tally disordered people living
who are in need of friendship and support, will also be included in its work and there will be an emergency transport service. It will work closely with other local organisations and statutory bodies, and assist in the setting up of psychiatric social clubs. Education in mental health will form an important part of its functions, and a panel of speakers is being recruited.
Fund-raising activities, though not regarded as of first importance, do form a substantial part of the Association's activities. The local voluntary committees between them raised ?1,237 in 1963.
The money is used for
variety of purposes, e.g.
additional pocket money for the children, Christmas parties at the training centres, visits to a pantomime and, of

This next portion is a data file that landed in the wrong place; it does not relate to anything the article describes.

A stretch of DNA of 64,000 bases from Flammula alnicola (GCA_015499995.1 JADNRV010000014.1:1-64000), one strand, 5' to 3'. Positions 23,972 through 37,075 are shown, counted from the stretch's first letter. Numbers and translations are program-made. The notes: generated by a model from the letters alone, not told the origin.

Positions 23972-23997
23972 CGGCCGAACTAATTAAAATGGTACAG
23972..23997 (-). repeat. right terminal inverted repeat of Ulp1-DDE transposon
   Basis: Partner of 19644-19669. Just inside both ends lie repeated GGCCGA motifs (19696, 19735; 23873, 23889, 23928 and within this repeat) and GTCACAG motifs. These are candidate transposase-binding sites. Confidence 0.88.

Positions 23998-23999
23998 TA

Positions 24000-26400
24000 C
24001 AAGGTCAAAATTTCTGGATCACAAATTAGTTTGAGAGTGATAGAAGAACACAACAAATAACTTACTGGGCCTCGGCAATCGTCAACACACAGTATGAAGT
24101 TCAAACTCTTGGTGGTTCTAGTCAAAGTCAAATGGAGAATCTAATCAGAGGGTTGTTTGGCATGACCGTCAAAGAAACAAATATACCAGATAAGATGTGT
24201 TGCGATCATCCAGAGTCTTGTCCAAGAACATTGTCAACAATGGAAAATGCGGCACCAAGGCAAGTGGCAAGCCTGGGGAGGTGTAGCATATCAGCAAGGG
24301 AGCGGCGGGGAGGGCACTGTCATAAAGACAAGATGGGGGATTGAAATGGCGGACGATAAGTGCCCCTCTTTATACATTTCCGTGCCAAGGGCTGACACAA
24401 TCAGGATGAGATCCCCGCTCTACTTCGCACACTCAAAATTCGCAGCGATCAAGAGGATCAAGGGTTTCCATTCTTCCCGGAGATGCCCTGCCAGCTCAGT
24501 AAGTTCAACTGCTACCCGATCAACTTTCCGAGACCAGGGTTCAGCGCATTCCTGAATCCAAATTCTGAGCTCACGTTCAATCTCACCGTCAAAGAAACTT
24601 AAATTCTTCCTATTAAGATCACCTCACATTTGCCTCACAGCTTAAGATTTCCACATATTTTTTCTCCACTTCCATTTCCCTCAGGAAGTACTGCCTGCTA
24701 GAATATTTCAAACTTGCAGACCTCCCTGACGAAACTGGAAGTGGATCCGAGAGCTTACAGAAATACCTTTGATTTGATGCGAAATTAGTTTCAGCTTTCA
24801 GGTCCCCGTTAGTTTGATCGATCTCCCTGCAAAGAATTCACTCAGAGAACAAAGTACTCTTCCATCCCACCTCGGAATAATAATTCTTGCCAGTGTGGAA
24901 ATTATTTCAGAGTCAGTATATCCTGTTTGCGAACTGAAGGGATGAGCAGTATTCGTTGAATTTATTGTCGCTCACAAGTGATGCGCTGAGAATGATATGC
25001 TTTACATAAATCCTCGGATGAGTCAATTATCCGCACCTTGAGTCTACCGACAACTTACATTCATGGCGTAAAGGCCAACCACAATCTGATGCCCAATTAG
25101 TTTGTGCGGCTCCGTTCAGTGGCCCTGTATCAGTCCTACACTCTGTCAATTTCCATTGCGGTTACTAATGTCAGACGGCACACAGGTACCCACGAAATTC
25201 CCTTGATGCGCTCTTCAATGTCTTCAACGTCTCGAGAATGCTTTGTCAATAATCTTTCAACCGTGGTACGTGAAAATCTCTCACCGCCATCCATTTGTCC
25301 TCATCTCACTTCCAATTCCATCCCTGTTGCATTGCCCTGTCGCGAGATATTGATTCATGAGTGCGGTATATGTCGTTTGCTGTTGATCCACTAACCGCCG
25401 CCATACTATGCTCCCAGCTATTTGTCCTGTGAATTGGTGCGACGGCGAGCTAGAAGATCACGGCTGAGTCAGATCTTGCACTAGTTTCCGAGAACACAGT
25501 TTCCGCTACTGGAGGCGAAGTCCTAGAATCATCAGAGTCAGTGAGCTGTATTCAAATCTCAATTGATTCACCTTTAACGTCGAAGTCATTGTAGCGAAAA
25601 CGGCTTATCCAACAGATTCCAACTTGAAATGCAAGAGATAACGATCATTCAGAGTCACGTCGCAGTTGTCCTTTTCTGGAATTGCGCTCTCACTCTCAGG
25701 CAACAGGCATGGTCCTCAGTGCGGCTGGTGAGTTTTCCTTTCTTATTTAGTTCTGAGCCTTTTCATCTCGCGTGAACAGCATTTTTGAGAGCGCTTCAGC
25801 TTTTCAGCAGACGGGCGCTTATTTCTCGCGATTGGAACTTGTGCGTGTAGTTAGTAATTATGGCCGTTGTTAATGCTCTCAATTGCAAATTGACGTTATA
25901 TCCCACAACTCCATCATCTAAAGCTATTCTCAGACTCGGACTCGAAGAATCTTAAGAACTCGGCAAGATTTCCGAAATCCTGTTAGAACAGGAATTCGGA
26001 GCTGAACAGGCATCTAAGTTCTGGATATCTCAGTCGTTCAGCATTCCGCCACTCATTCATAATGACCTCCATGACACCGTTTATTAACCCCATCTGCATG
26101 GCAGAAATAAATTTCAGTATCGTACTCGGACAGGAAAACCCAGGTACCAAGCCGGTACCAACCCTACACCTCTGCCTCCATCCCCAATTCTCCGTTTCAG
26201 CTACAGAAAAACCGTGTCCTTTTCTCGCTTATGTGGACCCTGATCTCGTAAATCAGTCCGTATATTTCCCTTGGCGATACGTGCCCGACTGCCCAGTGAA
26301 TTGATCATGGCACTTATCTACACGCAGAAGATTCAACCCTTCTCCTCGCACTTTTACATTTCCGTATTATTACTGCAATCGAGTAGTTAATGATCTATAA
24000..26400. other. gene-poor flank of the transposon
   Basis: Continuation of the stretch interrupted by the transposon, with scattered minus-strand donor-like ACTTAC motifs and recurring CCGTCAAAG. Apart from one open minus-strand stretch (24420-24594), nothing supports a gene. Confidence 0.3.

course, additional equipment for teaching and recreation (cine-cameras, tape' recorders, paddling pools, etc.). TvV? years ago, the Association launched an appeal for money to buy a mini-bus f?r the holiday home. The response was quick and generous and in less thai1 six months over ?1,200 had bee*1 subscribed and a vehicle was providedThe period of uncertainty followed the advent of the Nation^' Health Service has now ended, aflO great possibilities are opening for Iocs' voluntary associations in mental welfare3 Community care can never become reality without the active participation of people in the community, and this *s where the voluntary association cat1 play such a vital role. An immens1amount of goodwill can be towards the problems of the mental disordered and their families, if om the true facts are made known and ways found of making use of voluntary service